Armies are expensive and so are museums devoted to them. Chelsea’s National Army Museum (next to the Royal Hospital) has just reopened after a three-year, £24 million redesign. A huge atrium has been carved out of the middle of the building, and the whole place is much lighter and less gloomy than before. It’s not just a structural redevelopment, though. The new museum reflects the fact that the history and perception of the British Army is always evolving, shifting and being re-understood. As a graph on display reveals, there are fewer people serving in the regular army today than at any time in the last 200 years, yet its media and public profile has maybe never been higher or more discussed. To reflect this, the museum has five new galleries representing different aspects of the boys in green (is that a thing? Maybe not): Soldier, Army, Battle, Society and Insight, plus a brand new Play Base for the under-eights to do a bit of junior square-bashing or whatever. There are now 2,500 objects on display, two-thirds for the first time.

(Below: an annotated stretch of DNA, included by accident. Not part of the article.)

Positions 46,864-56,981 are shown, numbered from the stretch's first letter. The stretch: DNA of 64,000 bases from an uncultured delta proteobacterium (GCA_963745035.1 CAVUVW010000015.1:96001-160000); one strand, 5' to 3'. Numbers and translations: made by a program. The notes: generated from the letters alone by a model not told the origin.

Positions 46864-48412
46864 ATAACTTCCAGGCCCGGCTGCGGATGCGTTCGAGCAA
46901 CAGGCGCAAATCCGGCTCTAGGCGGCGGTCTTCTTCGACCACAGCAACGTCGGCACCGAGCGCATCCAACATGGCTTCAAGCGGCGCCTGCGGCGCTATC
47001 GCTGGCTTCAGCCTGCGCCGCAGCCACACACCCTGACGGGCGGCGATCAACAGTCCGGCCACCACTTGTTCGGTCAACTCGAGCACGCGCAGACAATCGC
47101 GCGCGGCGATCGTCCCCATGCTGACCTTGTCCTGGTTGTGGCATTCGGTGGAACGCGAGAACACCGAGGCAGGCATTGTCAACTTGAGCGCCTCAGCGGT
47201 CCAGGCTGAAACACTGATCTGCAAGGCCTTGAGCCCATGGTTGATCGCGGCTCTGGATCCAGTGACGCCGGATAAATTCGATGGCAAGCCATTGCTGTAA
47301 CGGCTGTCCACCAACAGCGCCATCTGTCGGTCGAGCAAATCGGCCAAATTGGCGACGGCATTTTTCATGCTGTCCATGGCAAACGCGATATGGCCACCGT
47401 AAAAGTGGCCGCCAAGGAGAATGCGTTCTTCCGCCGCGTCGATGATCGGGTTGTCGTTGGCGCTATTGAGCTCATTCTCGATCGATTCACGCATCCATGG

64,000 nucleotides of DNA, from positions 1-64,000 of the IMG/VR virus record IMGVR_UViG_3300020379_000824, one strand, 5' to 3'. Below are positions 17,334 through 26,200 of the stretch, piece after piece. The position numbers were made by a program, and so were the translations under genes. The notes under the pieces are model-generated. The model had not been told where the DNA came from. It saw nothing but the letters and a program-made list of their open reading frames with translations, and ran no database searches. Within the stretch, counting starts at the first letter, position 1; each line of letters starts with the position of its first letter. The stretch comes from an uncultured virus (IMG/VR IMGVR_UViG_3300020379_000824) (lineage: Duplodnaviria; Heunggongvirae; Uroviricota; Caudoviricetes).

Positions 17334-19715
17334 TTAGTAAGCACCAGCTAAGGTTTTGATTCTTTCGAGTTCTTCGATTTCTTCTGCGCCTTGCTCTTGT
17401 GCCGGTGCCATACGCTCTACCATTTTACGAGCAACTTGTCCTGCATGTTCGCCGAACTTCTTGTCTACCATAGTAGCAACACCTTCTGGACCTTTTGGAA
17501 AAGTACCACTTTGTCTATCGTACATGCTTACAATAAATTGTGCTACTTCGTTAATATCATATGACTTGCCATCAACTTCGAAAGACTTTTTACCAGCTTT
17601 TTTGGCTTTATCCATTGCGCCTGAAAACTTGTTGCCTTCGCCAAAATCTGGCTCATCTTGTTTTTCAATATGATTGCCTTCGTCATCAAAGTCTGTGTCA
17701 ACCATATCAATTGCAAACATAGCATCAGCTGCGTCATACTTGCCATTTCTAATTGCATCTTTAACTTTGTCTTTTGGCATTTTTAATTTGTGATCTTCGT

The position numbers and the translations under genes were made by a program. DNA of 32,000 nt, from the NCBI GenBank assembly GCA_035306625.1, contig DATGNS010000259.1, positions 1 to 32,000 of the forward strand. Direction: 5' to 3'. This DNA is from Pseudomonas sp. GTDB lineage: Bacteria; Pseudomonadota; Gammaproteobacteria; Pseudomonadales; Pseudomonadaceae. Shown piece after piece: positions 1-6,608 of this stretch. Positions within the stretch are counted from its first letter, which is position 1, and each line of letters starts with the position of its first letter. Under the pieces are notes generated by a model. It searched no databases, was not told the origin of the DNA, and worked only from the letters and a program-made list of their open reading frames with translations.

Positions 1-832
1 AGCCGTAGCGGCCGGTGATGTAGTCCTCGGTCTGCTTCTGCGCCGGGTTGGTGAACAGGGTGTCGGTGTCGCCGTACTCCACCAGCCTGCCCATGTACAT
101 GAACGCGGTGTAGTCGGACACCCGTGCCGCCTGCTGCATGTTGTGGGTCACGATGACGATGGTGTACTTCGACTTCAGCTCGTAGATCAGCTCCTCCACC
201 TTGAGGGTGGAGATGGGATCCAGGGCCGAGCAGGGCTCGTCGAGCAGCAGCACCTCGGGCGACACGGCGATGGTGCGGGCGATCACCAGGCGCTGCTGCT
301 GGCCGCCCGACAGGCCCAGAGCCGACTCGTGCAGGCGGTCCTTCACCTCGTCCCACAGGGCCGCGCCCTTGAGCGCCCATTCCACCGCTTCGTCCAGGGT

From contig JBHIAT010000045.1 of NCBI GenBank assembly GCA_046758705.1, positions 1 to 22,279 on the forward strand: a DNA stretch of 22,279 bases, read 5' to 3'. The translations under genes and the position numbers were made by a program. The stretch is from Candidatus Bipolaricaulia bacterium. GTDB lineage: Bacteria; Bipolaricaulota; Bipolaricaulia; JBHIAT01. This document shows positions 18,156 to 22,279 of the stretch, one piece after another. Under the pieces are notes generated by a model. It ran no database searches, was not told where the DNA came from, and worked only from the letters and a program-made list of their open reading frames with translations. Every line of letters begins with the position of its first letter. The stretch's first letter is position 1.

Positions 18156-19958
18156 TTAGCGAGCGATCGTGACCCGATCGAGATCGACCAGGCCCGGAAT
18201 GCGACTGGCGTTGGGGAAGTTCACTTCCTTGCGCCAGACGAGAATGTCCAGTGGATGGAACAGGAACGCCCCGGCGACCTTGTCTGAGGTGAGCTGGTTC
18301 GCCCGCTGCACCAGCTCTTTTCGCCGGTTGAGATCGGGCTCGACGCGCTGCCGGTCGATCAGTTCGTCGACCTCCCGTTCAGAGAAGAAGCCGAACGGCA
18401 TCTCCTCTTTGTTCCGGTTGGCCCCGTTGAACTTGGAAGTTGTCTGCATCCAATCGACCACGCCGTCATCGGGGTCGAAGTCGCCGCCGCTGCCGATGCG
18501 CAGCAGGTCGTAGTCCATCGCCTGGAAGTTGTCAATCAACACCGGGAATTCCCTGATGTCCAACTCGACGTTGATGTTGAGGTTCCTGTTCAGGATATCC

National Army Museum
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